Good oral hygiene prevents dental plaque from building up on teeth; this inhibits cavity formation and reduces the oral bacteria that cause bad breath and cavities. Your children’s dental care routine should include twice-daily brushing with a soft-bristled toothbrush and daily flossing.  When flossing your child's teeth lay them down on the sofa for the best acess and view.  When they are old enough to brush unsupervised, consider introducing an electric toothbrush.  Often times the night time brushing get missed because the child is too tired.  It's alright to brush after dinner, the important thing to remember is to brush every 12 hours.  

 
 



Usually the two lower front teeth (central incisors) erupt at about six months of age, followed shortly by the two upper central incisors. During the next 18 to 24 months, the rest of the baby teeth appear, although not in orderly sequence from front to back. All of these 20 primary teeth should be present at two to three years of age.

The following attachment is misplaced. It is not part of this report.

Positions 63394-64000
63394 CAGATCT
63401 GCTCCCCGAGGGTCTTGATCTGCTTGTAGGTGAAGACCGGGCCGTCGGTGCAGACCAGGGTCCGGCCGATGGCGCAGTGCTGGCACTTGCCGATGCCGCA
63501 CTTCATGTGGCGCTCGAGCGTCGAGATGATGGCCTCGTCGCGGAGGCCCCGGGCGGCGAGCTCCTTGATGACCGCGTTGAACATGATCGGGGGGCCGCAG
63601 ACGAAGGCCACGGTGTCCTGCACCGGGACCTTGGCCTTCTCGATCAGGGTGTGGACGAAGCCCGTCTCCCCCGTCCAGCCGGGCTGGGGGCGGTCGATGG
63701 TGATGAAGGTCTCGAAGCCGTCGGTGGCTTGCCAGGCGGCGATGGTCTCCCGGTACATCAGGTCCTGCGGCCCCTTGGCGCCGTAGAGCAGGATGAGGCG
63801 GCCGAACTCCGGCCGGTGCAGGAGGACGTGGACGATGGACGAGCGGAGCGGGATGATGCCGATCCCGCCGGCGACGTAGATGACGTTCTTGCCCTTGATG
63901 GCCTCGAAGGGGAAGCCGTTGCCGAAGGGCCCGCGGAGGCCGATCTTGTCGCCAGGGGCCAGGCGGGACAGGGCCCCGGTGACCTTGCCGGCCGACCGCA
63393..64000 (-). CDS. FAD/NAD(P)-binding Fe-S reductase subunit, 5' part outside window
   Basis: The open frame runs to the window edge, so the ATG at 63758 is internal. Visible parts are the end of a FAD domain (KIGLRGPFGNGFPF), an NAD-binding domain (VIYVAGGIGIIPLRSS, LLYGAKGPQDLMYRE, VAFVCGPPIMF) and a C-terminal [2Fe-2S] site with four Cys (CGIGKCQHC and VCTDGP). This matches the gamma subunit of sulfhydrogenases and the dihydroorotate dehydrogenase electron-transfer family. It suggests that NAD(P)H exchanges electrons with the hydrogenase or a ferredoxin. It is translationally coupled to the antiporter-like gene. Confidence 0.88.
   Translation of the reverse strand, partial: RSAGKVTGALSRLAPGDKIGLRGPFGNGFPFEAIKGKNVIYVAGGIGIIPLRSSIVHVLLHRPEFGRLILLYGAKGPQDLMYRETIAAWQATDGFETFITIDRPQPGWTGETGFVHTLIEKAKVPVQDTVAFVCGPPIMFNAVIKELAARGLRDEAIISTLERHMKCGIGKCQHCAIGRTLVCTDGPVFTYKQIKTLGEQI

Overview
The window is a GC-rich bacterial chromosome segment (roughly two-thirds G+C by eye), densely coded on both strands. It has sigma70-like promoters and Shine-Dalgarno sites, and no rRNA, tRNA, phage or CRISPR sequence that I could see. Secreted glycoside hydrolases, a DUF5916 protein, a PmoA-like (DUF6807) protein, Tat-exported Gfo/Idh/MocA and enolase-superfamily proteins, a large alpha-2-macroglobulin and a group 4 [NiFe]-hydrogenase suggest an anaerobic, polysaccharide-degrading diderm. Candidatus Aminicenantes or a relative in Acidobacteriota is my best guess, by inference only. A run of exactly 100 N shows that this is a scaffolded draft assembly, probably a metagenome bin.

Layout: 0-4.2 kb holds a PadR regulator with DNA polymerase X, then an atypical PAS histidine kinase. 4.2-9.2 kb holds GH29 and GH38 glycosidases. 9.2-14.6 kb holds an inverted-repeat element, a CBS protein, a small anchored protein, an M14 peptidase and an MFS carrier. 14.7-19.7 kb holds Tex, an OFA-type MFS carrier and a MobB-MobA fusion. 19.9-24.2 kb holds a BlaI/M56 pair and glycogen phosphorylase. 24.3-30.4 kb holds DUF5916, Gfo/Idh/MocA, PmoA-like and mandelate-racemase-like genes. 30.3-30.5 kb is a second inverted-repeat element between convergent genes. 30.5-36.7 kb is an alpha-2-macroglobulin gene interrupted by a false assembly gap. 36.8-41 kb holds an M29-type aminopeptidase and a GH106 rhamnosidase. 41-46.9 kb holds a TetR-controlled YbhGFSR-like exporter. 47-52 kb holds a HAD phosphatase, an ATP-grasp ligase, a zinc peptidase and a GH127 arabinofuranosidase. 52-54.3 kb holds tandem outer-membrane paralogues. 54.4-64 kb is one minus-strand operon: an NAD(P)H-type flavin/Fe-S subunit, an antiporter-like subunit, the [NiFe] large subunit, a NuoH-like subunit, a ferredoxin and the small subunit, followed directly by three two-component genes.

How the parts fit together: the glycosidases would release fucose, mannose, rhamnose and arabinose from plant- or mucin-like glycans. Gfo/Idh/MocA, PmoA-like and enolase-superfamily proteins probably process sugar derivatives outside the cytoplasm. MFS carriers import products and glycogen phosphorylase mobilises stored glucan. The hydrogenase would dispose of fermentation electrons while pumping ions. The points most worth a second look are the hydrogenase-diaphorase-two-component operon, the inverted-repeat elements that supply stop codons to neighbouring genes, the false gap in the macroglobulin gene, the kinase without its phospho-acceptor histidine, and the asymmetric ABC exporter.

A Rapid Palatal Expander(RPE) is an early orthodontic treatment used to correct a crossbite, and are the most common orthodontic appliance used to expand the palate of young children.  Dr. Glenn typically recommends an RPE for a child with a posterior crossbite around 5-6 years old, depending on how the child will handle treatment.  Most patients feel pressure on their teeth throughout treatment, however experiences may vary.

The RPE is placed on the palate with 2 rings around each molar.  There is a key used to turn the expander twice a day for two weeks; each turn expanding the palate in small increments.   During treatment, some children start to see a gap between their front teeth; this is a positive sign.  A typical crossbite will be corrected by the RPE within 3-6 months of use.

We are enjoying some Halloween Fun at our office!!!  Have a Happy and Safe Halloween!!!




 

Sealants protect the gooved and pitted surfaces of the teeth, especially the chewing surfaces of the back teeth where most cavities are found.  Sealants are a preventative measure we recommend on the permanent molars ("6 year" and "12 year" molars).  Sometimes Dr. Glenn will recommend sealants on primary molars (baby molars) if the child is at high risk for decay.  
 

Last week Dr. Glenn and our staff volunteered at Christina Smile.



Christina’s Smile, a non profit mobile dental care facility, provides free dental care to children in need. Identified through social and community service organizations, children in each community served receive comprehensive, “most needed” dental treatment at no charge.